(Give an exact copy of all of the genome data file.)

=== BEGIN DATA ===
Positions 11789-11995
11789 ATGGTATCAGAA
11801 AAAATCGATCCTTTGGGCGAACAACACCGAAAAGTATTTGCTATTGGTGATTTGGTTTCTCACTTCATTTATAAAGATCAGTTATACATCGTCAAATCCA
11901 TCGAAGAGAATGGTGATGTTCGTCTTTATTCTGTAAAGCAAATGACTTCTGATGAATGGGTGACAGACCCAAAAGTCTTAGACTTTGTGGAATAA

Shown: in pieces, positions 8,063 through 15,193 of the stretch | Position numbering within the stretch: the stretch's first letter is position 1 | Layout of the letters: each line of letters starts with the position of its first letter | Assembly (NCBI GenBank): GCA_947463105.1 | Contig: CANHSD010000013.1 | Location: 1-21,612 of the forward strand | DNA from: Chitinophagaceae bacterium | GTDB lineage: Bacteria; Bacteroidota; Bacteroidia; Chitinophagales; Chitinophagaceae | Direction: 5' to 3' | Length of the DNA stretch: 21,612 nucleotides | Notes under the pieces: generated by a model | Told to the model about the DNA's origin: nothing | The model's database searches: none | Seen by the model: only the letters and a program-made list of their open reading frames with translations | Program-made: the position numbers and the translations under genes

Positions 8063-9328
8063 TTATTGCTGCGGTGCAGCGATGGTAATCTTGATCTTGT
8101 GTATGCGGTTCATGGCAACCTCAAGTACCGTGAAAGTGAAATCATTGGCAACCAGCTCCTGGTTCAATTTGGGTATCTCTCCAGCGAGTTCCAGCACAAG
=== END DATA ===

Positions 11789-11995
11789 ATGGTATCAGAA
11801 AAAATCGATCCTTTGGGCGAACAACACCGAAAAGTATTTGCTATTGGTGATTTGGTTTCTCACTTCATTTATAAAGATCAGTTATACATCGTCAAATCCA
11901 TCGAAGAGAATGGTGATGTTCGTCTTTATTCTGTAAAGCAAATGACTTCTGATGAATGGGTGACAGACCCAAAAGTCTTAGACTTTGTGGAATAA

Shown: in pieces, positions 8,063 through 15,193 of the stretch | Position numbering within the stretch: the stretch's first letter is position 1 | Layout of the letters: each line of letters starts with the position of its first letter | Assembly (NCBI GenBank): GCA_947463105.1 | Contig: CANHSD010000013.1 | Location: 1-21,612 of the forward strand | DNA from: Chitinophagaceae bacterium | GTDB lineage: Bacteria; Bacteroidota; Bacteroidia; Chitinophagales; Chitinophagaceae | Direction: 5' to 3' | Length of the DNA stretch: 21,612 nucleotides | Notes under the pieces: generated by a model | Told to the model about the DNA's origin: nothing | The model's database searches: none | Seen by the model: only the letters and a program-made list of their open reading frames with translations | Program-made: the position numbers and the translations under genes

Positions 8063-9328
8063 TTATTGCTGCGGTGCAGCGATGGTAATCTTGATCTTGT
8101 GTATGCGGTTCATGGCAACCTCAAGTACCGTGAAAGTGAAATCATTGGCAACCAGCTCCTGGTTCAATTTGGGTATCTCTCCAGCGAGTTCCAGCACAAG